Dogs come in different shapes and sizes. They’re big, medium-sized, small, and sometimes extra small; (take a look at our fuzzy little friend up there). They’re also any color. But one characteristic of dogs that differentiates them a lot is fur. You’ve got the short-haired breeds, the downright shaggy, and of course the fluffy puppy ones.

The latter is perhaps one of the most sought after; especially with families that have children. So what if you want a dog, and have a preference for that kind of hair? What if you want your very own fluffy puppy? 

With the high number of breeds out there to choose from; picking your fluffy puppy might not be as easy peasy as you might imagine. So, you need a little help, which will definitely go a long way. Luckily, as always, we’ve got you covered. Here are the top 10 dog breeds to choose your fluffy puppy from.


Grooming Your Fluffy Puppy

…. But before we get on with this list, there is one thing you need to note. It’s not just about the dog’s genetic makeup. You have to consider effective grooming. This is because grooming is a very vital part of the puzzle that is owning a fluffy puppy or dog. You’ll need to maintain your dog’s healthy coat through bathing, brushing, and other forms of grooming; so you can effectively control shedding.

Not to mention, the way it is done. For some breeds, you can easily groom from the comfort of your home; while some other breeds require the delicate and experienced services of a professional groomer.

There’s also the matter of frequency. Some dogs are generally easier to groom since they do not shed at all or rarely do. Some require a lot of care to maintain it all. Then there are those breeds who are naturally fabulous at showing off their long coats. With that comes a very effective power to instill the desire for cuddles with anyone.

Well, now that we have that out of the way, let’s check out our top ten fluffy puppy lists. 


Fluffy Puppy: Standard Poodle

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The Standard Poodle is probably the first dog you should consider on the Fluffy puppy list. They are instantly recognizable and of high pedigree. They are also quite popular, ranking 7th out of 191 in AKC’s breed popularity list. Many people know poodles for their styled poms but beneath their fine coat is a very well-muscled body. However, their coats are low-allergen and are susceptible to becoming matted if not brushed frequently.

It is recommended that a daily brushing routine should be adopted to avoid knotting. Once a Poodle’s fur becomes matted near the roots, you’ll have to shave the dog completely to allow for re-growth. You can choose to trim and cut the coat yourself, like some owners; or opt for going to the groomer’s about every four to six weeks.

This fluffy puppy breed is great for individuals that have problems with dog allergies; so they don’t have to deal with shedding. The variety of designs and hairdos make the Poodle one of a kind, but the breed is also recognized for its intelligence and ability to learn quickly. You’ll be getting a big plus with this breed.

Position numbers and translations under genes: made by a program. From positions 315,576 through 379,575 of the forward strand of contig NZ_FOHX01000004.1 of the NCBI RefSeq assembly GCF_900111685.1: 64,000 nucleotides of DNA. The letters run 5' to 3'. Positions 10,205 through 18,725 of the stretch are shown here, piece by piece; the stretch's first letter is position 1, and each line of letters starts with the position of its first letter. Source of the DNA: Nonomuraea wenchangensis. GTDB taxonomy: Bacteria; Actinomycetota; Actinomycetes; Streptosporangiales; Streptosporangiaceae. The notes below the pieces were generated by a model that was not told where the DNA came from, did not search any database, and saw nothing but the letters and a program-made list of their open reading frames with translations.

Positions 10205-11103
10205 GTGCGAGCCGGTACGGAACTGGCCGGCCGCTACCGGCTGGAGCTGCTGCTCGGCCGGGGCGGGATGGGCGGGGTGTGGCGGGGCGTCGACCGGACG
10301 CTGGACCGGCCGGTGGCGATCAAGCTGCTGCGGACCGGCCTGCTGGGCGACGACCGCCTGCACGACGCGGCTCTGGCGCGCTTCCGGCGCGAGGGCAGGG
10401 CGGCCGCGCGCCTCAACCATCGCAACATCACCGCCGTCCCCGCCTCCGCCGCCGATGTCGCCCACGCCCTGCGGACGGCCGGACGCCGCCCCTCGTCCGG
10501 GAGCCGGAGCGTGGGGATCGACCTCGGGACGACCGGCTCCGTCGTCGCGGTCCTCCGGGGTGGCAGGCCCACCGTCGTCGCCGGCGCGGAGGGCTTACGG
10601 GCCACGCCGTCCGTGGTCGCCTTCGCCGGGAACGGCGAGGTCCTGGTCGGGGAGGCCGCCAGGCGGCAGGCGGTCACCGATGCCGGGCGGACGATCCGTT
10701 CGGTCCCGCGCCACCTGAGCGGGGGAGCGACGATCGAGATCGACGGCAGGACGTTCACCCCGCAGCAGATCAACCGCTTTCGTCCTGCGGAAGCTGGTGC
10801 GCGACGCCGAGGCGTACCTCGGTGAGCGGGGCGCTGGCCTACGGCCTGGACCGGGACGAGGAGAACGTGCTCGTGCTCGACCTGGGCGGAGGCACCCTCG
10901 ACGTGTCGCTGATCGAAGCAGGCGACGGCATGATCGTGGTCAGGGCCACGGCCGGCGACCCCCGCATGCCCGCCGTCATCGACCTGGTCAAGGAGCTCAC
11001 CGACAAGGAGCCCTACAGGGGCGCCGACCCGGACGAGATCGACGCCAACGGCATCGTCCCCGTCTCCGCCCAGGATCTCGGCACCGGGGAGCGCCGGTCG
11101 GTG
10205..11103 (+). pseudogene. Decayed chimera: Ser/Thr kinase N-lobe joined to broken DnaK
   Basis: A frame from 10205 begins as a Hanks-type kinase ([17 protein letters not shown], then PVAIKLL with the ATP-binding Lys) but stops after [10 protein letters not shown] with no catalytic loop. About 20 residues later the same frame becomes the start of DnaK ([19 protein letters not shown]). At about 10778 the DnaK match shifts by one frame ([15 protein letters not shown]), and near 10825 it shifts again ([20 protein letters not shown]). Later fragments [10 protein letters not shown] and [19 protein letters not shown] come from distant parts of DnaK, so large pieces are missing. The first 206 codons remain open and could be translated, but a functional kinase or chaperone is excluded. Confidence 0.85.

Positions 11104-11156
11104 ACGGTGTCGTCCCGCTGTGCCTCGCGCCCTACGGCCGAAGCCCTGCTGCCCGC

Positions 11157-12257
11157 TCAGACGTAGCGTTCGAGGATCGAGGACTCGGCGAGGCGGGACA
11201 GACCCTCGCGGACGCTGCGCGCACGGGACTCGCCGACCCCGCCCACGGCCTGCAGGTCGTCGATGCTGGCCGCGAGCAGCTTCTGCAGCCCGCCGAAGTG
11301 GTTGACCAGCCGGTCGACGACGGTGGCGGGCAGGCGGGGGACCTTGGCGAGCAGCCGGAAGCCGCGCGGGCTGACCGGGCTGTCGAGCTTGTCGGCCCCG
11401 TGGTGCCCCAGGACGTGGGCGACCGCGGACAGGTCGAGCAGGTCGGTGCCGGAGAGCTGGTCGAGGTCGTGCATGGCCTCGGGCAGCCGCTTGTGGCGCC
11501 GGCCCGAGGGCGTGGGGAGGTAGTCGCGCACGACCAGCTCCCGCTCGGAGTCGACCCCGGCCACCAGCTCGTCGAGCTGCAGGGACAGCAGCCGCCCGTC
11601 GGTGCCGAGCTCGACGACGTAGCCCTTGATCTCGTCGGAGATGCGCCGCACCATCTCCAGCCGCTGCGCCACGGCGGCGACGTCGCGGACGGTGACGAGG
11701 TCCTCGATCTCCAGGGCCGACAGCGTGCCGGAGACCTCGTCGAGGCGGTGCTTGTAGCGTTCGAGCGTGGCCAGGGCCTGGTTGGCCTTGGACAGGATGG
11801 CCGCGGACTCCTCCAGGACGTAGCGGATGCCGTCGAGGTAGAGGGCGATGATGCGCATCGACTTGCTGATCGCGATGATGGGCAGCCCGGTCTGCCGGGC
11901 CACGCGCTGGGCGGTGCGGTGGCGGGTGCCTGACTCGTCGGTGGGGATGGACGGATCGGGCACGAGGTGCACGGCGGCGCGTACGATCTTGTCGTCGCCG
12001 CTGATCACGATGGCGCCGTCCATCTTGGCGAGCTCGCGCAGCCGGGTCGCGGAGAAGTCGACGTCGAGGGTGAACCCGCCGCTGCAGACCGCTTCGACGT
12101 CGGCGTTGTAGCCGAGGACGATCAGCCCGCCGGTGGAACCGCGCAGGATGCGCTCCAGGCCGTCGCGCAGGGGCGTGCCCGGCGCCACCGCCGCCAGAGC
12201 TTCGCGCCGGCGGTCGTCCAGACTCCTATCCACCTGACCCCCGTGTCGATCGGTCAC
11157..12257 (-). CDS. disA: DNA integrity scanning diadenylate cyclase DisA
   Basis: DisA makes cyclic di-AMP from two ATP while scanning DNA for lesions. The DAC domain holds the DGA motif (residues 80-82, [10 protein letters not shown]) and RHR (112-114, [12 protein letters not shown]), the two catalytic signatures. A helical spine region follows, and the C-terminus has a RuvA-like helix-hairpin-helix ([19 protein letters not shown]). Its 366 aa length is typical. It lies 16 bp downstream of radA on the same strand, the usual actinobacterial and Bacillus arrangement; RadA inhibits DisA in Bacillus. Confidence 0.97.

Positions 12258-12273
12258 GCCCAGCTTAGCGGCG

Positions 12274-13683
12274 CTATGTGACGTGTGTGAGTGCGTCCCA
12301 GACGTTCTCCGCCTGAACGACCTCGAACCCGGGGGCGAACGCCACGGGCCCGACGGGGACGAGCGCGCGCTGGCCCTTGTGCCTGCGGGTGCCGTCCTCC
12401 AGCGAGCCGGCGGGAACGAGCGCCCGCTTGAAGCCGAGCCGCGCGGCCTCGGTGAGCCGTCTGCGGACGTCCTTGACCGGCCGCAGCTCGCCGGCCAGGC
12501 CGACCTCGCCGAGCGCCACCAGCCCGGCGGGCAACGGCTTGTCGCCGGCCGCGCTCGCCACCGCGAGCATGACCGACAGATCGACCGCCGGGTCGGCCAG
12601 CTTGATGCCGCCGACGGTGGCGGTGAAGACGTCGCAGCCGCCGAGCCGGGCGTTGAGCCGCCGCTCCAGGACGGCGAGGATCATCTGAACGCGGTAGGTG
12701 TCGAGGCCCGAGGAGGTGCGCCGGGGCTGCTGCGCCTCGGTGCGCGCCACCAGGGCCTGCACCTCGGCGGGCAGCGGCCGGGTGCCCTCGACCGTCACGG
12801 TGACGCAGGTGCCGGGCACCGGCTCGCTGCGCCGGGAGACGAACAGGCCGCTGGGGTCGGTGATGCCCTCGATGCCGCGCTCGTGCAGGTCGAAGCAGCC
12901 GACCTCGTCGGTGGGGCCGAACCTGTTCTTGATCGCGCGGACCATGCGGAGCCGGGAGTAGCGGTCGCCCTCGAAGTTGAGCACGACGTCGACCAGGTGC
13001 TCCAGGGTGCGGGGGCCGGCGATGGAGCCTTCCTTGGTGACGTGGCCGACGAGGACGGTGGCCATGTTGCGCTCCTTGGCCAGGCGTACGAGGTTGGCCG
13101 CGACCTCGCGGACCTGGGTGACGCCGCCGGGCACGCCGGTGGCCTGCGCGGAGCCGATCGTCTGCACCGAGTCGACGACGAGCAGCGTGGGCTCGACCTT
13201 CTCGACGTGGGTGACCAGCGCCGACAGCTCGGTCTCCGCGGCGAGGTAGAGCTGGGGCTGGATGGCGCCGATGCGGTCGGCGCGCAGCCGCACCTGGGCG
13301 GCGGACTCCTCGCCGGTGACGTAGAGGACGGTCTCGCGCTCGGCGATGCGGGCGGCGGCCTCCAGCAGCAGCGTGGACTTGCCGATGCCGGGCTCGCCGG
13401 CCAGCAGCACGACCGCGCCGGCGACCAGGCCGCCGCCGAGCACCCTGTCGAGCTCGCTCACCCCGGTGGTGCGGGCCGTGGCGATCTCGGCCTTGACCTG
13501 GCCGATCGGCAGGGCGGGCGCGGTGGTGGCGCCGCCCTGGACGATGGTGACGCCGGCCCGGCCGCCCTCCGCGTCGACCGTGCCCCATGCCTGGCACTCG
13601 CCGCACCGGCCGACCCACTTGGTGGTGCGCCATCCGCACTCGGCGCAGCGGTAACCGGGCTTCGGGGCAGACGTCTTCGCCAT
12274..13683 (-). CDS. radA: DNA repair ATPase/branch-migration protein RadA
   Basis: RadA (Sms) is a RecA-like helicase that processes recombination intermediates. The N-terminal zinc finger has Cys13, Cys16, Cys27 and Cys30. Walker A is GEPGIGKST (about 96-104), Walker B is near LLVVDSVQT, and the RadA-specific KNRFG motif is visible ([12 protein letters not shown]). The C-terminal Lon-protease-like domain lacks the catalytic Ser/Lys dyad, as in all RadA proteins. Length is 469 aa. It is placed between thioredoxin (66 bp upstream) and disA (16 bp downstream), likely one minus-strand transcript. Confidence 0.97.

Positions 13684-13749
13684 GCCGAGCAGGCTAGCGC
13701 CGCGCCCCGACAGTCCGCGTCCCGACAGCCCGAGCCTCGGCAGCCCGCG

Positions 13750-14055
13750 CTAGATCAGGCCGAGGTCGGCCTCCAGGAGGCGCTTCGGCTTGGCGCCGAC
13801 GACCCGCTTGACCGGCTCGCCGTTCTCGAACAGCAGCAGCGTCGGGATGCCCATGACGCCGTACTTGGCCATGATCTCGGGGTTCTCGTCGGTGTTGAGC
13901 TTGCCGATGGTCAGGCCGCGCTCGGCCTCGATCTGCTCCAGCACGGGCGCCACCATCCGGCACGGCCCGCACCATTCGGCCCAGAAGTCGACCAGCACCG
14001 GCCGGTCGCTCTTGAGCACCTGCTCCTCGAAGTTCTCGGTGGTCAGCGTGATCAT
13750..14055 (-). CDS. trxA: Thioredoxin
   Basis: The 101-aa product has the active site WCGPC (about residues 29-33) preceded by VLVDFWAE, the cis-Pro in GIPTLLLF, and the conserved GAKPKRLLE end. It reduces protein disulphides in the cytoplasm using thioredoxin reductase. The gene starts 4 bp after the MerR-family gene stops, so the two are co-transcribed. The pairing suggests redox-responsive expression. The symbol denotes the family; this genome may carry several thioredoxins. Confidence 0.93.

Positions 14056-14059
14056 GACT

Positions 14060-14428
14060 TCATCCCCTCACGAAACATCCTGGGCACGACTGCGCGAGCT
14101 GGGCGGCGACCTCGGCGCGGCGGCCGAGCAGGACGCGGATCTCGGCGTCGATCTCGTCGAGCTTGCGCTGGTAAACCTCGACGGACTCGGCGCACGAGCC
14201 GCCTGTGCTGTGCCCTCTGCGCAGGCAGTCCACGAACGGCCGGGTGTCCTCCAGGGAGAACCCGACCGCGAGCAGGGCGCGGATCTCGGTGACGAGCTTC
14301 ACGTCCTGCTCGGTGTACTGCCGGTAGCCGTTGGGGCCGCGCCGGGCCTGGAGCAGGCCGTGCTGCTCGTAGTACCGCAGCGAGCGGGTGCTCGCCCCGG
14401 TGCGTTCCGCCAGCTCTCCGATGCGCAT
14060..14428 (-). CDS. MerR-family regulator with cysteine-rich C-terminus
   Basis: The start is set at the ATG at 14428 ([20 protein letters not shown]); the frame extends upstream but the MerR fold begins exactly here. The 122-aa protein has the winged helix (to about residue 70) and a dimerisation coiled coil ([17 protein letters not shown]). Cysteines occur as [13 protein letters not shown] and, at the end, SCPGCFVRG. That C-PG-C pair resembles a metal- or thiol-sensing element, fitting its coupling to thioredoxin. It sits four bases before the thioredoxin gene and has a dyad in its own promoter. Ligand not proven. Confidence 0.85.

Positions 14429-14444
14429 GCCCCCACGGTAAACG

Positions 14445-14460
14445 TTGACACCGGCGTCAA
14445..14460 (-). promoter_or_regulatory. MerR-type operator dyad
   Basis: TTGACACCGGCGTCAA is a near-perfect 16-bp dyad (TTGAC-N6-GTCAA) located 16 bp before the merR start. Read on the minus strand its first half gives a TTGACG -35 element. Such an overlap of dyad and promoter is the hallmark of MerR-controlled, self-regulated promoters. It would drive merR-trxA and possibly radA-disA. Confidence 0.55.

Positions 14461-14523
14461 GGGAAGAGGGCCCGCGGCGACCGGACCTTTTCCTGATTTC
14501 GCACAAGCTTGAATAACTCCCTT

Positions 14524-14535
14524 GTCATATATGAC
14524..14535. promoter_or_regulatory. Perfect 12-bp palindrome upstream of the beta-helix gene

Old English Sheepdog

Many people see this breed as a very large one. But that can be a misconception, as it’s not all fur. Underneath all that hair, the Old English Sheepdog can grow to be 60 to 100 pounds; and that’s quite a huge stature. Old English Sheepdogs are known for faces that are mainly covered by fur, along with an all-around shaggy coat.

While the coat is surely a big attraction, potential owners of this fluffy puppy should be ready for serious upkeep. These dogs require a lot of grooming down to the very skin, and you should note that they are double-coated. Recommendations for grooming are to brush weekly or be groomed at a certified shop severally each month. 

Additionally, you should consider nail trimming, to prevent any tangling from the long coat. If you fancy the world of show dogs, Old English Sheepdogs are just the right fluffy puppy for that. They possess a welcoming personality, as well as a powerful gait.



Fluffy Puppy Keeshond

The Big. The Brown. The Fluffy. The Keeshond, or Keeshonden for plural, is a descendant of the Pomeranian and Samoyed breeds. The Keeshond has a fox-like face and hails from Holland. This fluffy puppy possesses a history as a symbol of Dutch patriotism. It may look like it requires a lot of regular grooming, but just brushing once a week performs wonders when it comes to preventing excess shedding.

It is important that you bathe and blow-dry the Keeshonden at least every four to six weeks. The Keeshond’s standoff coat is extremely thick around the neck, so if you’re not careful you might think you have a lion on your hands sometimes.  Around their hind legs and rump, the coat bears a semblance to trousers.



There are probably only a handful of people that do not know what a collie is or looks like.  The collie breed is perhaps most recognizable thanks to the success of Lassie as a pop culture star. The coat of this fluffy puppy comes in a number of colors, from sable and white, tricolor, blue merle, or pure white. When met with proper training, Collies are known to learn quickly and with ease.